I remember hearing my girls talking about an episode of Toddlers and Tiaras once. (It's not part of the regular viewing of our family, but yes they have seen it). What's interesting is what I heard them saying about it afterwards. On their own, they were smart enough to see through it all. I asked my middle daughter Lauryn, who is 15, to share those thoughts again for this blog. She said she believes the little girls involved will one day be thinking "My mom doesn't think I'm good enough without all the hair, makeup and outfits, so I'll always need them to be good enough". She also felt like the girls in the shows will grow up being super insecure, or perhaps super snotty because they "get everything they want". They will also have to combat the pressure to always be perfect.

There is so much to say on this topic. I feel a series coming on. There are some great things being done to combat this culture that's trying to take over. I can't wait to share some of them with you! Let's start by saying this, let's keep our girls young while they are young!

Here is what my own girls looked like at 4 years old:

Role models were Elmo, Mr. Rogers, and Cinderella. Activities of interest were playing with toys, dressing up, spinning, raising turtles in the backyard, drawing and pretending to be sisters (yes, even though they were sisters, for some reason it was more fun to pretend they were sisters). When they were 4 they acted 4. I wanted them to be 4.

Today they are strong, full of character and have very healthy identities. That was 10 years ago...and things are declining faster now. Is it still possible to keep girls young and innocent today? Of course it is!

Here is one of my current favorite four year old girls, Lexi, daughter of fabulous Rabu and Kyna.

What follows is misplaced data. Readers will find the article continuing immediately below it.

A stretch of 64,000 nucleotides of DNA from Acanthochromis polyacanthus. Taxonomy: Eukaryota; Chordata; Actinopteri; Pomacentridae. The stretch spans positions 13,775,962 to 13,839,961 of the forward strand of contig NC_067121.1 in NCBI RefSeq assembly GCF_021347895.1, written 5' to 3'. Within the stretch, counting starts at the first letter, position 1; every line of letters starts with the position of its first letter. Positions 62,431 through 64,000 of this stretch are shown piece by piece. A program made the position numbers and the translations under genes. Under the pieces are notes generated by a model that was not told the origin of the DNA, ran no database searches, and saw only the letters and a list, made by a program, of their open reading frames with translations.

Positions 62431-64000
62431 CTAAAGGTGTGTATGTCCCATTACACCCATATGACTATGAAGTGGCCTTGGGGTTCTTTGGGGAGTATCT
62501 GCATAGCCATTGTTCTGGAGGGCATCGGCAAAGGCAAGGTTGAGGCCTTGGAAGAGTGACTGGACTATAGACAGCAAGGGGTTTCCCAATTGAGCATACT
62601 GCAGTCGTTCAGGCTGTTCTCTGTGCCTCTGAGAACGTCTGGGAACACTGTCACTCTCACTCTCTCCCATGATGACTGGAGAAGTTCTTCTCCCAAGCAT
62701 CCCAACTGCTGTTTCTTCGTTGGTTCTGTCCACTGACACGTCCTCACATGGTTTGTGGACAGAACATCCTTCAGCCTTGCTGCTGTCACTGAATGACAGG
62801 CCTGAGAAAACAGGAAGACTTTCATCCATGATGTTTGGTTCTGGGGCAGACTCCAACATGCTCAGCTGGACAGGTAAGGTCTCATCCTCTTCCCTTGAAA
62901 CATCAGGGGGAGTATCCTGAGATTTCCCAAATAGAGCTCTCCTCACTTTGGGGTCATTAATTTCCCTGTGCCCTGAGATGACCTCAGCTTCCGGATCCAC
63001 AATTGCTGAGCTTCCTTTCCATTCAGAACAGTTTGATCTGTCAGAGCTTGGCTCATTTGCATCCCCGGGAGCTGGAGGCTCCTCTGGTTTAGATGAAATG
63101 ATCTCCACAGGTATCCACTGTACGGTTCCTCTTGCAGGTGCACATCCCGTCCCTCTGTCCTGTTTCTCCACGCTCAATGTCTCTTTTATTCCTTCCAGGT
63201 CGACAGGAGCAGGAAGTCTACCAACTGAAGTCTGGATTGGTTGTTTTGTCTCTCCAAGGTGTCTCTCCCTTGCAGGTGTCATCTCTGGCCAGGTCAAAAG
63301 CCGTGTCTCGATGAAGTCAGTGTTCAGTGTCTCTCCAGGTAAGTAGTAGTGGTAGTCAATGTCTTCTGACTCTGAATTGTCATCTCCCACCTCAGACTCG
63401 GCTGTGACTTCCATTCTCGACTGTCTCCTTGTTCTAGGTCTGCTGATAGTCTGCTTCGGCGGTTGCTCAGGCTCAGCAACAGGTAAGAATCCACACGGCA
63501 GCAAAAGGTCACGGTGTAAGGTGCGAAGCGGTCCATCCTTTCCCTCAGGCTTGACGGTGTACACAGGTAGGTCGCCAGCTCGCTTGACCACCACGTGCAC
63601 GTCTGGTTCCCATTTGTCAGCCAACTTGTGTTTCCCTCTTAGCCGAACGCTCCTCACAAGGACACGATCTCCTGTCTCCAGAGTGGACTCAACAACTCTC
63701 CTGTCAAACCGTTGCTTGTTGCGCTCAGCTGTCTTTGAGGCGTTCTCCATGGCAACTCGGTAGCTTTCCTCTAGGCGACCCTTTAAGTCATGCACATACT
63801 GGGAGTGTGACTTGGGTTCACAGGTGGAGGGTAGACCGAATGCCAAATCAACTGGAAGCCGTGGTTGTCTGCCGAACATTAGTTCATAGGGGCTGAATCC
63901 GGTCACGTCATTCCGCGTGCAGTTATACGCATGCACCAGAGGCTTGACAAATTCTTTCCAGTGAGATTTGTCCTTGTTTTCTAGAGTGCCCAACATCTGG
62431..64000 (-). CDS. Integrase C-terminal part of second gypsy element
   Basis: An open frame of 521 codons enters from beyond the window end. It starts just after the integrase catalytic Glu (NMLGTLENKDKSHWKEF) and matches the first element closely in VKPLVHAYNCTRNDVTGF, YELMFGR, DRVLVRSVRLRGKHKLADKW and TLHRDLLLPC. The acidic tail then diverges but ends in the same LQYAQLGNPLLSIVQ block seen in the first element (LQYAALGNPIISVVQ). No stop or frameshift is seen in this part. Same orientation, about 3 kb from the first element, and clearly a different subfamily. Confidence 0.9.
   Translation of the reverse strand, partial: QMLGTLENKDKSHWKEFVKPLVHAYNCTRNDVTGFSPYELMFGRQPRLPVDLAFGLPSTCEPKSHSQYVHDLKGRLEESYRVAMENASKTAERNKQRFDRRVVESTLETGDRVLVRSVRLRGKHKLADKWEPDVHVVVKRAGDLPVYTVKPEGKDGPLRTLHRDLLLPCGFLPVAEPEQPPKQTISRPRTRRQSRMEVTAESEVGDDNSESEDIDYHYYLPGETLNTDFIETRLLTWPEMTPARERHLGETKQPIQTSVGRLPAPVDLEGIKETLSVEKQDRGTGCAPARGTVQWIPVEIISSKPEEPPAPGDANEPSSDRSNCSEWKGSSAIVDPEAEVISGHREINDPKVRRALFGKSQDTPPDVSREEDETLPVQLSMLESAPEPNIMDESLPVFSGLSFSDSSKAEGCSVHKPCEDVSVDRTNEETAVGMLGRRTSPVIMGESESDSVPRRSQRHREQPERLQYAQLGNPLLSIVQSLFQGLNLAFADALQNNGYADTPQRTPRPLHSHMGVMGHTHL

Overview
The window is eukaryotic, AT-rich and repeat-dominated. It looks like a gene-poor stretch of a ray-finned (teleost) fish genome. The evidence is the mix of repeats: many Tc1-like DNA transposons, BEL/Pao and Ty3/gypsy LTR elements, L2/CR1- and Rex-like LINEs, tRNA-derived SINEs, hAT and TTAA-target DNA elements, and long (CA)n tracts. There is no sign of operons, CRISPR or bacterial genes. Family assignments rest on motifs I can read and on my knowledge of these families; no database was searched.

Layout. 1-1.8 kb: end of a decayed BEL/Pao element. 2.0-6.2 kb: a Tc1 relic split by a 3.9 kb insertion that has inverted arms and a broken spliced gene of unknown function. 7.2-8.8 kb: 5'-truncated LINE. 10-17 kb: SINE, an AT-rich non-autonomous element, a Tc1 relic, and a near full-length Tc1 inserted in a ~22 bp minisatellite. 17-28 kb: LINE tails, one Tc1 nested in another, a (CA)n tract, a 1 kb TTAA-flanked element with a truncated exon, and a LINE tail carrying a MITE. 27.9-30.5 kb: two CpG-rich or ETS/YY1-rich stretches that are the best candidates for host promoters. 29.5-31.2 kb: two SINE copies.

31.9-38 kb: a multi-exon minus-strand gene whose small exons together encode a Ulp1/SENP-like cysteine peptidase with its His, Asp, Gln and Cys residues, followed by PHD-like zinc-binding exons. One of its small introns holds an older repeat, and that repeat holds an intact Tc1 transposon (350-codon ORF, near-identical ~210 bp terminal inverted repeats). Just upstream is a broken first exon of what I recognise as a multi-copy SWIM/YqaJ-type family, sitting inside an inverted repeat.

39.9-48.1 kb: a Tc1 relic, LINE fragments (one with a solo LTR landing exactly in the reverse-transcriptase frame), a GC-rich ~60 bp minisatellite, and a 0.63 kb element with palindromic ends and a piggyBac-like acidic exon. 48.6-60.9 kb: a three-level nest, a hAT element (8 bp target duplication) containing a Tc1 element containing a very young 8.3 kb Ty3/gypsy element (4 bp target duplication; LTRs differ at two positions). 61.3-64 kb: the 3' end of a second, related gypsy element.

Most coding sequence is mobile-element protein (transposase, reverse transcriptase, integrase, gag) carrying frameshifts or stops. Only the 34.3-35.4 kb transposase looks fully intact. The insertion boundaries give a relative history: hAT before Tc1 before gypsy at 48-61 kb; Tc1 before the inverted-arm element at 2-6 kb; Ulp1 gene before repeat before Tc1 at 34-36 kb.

Lexi says her favorite thing to do is play. When asked to explain she said playing with her sisters, coloring, soccer, playing with blocks, dressing up, watching movies and sleeping!

She is adorable and smart.

The girls I have talked to over the years actually want to stay young as long as possible. They don't like the sexualization of girls either. They want to be valued for who they are as people.

Can we keep girls young? At least while they are young? Can we bring back childhood innocence?

Let's reconsider what is appropriate for young girls- in clothing, activities and entertainment.

Who's with me?


  1. Great post. Girls are bombarded with touched up pictures of people in the entertainment industry. Starting young girls off with fake hair, teeth and makeup to win a competition is not telling them they are worthy and lovable just as they are. We need to constantly tell our girls they are loved without all the props.

  2. Hey girl! I'm with ya!!! So glad you wrote this. It is time to become non-consumers of foolywank TV. Although I have never watched T&T's, the title itself implies foolery to the max and when I heard (on national news) about a toddler being given regular botox injections, my suspicions were confirmed as truth. Letting kids enjoy childhood is where it's at! Love those pictures of the girls... Makes me recall my own fond memories of childhood. :D

  3. Thank you Cozy in Texas for taking time to comment! Totally agree with what you're saying too. Girls are worth much more than what they know. And Sharita, same sentiments.


LOVE to hear from readers! Thanks for sharing your thoughts.